Fluoroscopic vs static images

Some imaging centers offer the potential for fluoroscopic evaluation of the patient. From the standpoint of GI disease, fluoroscopy is usually best used for patients that have abnormalities of swallowing, or that have regurgitation or vomiting suggestive of proximal GI obstruction. Fluoroscopic examination is often critical for the diagnosis of cricopharyngeal disease (uncommon, but difficult to diagnose without fluoroscopy), and diseases such as hiatal hernia which may not always be readily apparent on static images of the abdomen. The author has also found fluoroscopic examinations very helpful in the assessment of patients that proved to have function pyloric obstructions given the potential for real time evaluation of gastric contractions timed with pyloric relaxations.

CT and MRI

The specialized nature of these imaging modalities limits their availability and utility in GI disease patients as compared to plain and contrast radiography, and abdominal ultrasound. These modalities are, however, extremely useful in the evaluation of some GI diseases, in particular neoplastic diseases. The advantages of CT and MRI lie in their ability to provide more anatomic detail than is possible with other imaging modalities, anatomic detail that could be crucial in the assessment of patients with GI masses. MRI and CT are commonly used at WSU to better define the local extent of disease in animals with large anal sac masses or lesions involving the rectum, as this area can be difficult to image with abdominal ultrasound. Regional lymph nodes can be evaluated for size as part of the staging process afforded by these cross sectional imaging strategies. CT and MRI scan are more sensitive for the detection of intrahepatic lesions (the liver is a common site of metastasis of primary GI tumors) than abdominal ultrasound, particularly when contrast agents are administered during the course of these radiographic examinations. CT would be an excellent imaging strategy to apply to patients that have masses associated with the esophagus, and is an excellent imaging choice for the assessment of metastatic lung disease: the enhanced sensitivity of thoracic CT makes it a valid staging option before aggressive medical or surgical interventions in patients with neoplastic GI disease.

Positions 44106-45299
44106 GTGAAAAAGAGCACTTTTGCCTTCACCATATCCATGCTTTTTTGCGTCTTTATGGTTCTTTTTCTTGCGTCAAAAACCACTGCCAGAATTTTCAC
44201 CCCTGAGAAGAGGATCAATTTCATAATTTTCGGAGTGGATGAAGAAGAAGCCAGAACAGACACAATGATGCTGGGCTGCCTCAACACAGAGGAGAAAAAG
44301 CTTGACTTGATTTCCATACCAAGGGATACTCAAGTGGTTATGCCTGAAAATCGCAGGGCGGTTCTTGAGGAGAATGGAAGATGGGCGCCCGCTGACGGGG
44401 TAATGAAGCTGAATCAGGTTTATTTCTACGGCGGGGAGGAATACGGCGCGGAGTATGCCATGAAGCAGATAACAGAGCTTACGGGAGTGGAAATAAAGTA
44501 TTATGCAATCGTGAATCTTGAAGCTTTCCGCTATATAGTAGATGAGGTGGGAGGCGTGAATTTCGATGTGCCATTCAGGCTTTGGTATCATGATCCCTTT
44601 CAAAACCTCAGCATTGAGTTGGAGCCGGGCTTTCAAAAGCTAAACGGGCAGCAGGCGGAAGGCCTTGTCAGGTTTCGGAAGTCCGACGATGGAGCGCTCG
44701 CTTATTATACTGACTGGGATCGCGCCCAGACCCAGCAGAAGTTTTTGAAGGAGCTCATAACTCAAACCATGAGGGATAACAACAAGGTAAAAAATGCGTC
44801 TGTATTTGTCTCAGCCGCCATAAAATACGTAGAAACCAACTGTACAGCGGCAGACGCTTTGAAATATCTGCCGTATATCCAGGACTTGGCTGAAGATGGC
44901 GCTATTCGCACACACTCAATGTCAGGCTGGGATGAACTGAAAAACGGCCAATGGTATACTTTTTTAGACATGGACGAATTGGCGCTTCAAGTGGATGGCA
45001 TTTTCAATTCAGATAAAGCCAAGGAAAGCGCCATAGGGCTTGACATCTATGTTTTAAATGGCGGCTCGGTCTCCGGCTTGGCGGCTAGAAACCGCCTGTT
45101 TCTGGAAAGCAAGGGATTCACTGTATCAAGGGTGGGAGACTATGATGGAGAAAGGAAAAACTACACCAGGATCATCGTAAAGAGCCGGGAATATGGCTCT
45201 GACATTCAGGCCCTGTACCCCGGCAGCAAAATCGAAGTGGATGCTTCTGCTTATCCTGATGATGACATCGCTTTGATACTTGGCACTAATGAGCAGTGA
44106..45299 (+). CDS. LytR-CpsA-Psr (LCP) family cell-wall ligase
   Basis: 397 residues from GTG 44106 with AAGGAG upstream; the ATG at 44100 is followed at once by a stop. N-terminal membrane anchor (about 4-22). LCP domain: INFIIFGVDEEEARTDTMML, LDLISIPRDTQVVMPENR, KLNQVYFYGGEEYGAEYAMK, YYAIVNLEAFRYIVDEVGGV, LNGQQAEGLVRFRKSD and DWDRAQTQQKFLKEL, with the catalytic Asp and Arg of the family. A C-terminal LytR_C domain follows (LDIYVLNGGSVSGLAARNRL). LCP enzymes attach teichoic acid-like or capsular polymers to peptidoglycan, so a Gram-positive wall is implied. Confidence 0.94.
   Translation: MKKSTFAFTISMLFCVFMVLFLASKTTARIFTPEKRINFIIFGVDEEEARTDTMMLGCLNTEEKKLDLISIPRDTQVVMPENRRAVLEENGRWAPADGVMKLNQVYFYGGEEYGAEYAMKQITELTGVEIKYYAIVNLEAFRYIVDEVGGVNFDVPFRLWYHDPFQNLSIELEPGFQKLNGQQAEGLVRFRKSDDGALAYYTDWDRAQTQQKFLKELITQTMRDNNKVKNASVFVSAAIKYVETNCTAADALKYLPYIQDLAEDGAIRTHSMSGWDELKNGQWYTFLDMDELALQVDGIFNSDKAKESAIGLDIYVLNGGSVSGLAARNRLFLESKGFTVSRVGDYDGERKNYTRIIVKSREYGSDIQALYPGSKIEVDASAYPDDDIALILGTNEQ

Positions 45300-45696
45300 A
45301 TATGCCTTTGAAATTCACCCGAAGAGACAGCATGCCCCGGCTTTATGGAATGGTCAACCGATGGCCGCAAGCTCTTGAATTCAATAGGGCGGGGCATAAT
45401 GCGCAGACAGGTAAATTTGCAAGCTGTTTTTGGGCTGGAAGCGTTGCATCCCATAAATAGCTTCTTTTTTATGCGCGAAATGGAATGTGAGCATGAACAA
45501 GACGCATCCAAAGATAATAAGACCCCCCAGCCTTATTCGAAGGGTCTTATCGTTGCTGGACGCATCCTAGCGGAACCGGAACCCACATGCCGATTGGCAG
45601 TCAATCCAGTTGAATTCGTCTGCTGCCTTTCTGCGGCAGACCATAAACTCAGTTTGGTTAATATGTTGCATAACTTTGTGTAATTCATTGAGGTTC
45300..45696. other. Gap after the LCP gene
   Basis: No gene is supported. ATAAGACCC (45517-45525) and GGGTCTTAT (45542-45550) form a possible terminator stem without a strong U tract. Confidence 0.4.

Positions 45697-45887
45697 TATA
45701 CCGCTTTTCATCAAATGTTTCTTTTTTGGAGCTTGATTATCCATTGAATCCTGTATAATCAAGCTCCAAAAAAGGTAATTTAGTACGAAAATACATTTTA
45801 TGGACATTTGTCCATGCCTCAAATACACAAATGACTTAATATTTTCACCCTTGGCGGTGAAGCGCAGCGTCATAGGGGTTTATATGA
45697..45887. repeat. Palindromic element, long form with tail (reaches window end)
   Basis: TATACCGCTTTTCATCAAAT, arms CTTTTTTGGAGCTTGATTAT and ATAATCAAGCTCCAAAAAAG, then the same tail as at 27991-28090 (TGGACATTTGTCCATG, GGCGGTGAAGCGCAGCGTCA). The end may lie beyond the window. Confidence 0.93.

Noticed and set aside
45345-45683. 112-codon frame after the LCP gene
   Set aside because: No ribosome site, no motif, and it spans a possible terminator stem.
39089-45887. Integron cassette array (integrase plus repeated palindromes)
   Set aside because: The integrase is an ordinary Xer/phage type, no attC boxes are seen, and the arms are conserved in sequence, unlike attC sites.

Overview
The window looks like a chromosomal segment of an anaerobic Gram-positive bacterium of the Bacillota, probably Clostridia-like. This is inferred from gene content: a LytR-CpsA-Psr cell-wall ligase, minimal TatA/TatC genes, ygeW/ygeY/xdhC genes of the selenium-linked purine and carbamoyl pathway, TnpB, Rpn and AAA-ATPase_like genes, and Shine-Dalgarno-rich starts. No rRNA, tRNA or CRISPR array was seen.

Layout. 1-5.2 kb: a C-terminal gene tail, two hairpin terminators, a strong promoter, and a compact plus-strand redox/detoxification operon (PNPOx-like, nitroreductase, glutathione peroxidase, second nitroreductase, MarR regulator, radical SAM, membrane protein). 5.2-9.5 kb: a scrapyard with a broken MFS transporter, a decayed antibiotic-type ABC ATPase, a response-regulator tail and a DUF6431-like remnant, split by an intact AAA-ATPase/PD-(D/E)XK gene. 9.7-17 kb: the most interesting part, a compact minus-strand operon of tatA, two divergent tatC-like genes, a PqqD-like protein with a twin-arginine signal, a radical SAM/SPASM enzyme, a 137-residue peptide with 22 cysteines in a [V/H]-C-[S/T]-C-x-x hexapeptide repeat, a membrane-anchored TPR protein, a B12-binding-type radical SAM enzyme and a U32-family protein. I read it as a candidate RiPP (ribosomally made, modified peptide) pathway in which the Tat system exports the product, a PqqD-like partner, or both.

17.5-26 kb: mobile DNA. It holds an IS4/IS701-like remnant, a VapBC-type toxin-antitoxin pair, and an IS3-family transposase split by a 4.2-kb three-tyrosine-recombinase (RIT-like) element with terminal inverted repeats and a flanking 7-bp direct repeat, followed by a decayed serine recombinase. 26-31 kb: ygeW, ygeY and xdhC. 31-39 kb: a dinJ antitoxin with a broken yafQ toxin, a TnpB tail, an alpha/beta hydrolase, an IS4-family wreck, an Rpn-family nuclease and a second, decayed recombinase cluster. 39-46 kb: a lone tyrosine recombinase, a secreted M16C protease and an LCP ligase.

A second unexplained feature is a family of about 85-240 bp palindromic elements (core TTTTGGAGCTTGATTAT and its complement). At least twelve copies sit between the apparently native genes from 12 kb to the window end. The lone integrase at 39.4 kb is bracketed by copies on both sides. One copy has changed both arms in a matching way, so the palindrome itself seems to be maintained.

Imaging techniques are useful tools at the disposal of small animal clinicians, and results of imaging studies can play key roles in dictating the direction that further diagnostic, or treatment, approaches will take with a given patient. It can not be overemphasized, however, that results of GI imaging have to be interpreted in light of all other pieces of information known about the patient lest diagnostic or treatment errors are made. Each patient should be viewed, and approached, as individual and unique so that the appropriate imaging approach can be employed for each.

Imaging modalities useful in the evaluation of patients with GI disease.